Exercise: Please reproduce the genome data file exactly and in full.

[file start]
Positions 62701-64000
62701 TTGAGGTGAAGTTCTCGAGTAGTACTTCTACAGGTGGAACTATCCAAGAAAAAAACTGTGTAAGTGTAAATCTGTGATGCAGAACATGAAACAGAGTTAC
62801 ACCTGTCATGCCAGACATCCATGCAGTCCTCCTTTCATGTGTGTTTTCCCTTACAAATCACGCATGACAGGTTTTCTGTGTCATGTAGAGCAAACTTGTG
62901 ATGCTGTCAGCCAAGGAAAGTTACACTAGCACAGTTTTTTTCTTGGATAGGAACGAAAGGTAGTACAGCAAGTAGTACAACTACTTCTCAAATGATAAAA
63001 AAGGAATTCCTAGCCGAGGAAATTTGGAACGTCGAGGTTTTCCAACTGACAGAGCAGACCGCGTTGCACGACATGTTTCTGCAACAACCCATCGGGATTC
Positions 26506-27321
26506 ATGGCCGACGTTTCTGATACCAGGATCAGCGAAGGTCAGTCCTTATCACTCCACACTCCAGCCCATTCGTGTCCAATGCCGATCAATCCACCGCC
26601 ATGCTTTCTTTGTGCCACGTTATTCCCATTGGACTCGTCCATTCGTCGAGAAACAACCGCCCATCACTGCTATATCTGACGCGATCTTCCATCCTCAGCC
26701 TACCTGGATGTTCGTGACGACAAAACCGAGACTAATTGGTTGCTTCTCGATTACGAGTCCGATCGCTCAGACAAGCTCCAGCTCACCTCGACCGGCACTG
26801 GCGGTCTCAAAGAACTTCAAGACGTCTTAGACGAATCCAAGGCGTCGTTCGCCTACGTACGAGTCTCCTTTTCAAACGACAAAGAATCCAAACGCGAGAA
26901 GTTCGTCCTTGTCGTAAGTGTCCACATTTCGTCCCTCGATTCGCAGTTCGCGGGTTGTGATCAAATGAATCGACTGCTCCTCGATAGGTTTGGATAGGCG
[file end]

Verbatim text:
Positions 62701-64000
62701 TTGAGGTGAAGTTCTCGAGTAGTACTTCTACAGGTGGAACTATCCAAGAAAAAAACTGTGTAAGTGTAAATCTGTGATGCAGAACATGAAACAGAGTTAC
62801 ACCTGTCATGCCAGACATCCATGCAGTCCTCCTTTCATGTGTGTTTTCCCTTACAAATCACGCATGACAGGTTTTCTGTGTCATGTAGAGCAAACTTGTG
62901 ATGCTGTCAGCCAAGGAAAGTTACACTAGCACAGTTTTTTTCTTGGATAGGAACGAAAGGTAGTACAGCAAGTAGTACAACTACTTCTCAAATGATAAAA
63001 AAGGAATTCCTAGCCGAGGAAATTTGGAACGTCGAGGTTTTCCAACTGACAGAGCAGACCGCGTTGCACGACATGTTTCTGCAACAACCCATCGGGATTC
Positions 26506-27321
26506 ATGGCCGACGTTTCTGATACCAGGATCAGCGAAGGTCAGTCCTTATCACTCCACACTCCAGCCCATTCGTGTCCAATGCCGATCAATCCACCGCC
26601 ATGCTTTCTTTGTGCCACGTTATTCCCATTGGACTCGTCCATTCGTCGAGAAACAACCGCCCATCACTGCTATATCTGACGCGATCTTCCATCCTCAGCC
26701 TACCTGGATGTTCGTGACGACAAAACCGAGACTAATTGGTTGCTTCTCGATTACGAGTCCGATCGCTCAGACAAGCTCCAGCTCACCTCGACCGGCACTG
26801 GCGGTCTCAAAGAACTTCAAGACGTCTTAGACGAATCCAAGGCGTCGTTCGCCTACGTACGAGTCTCCTTTTCAAACGACAAAGAATCCAAACGCGAGAA
26901 GTTCGTCCTTGTCGTAAGTGTCCACATTTCGTCCCTCGATTCGCAGTTCGCGGGTTGTGATCAAATGAATCGACTGCTCCTCGATAGGTTTGGATAGGCG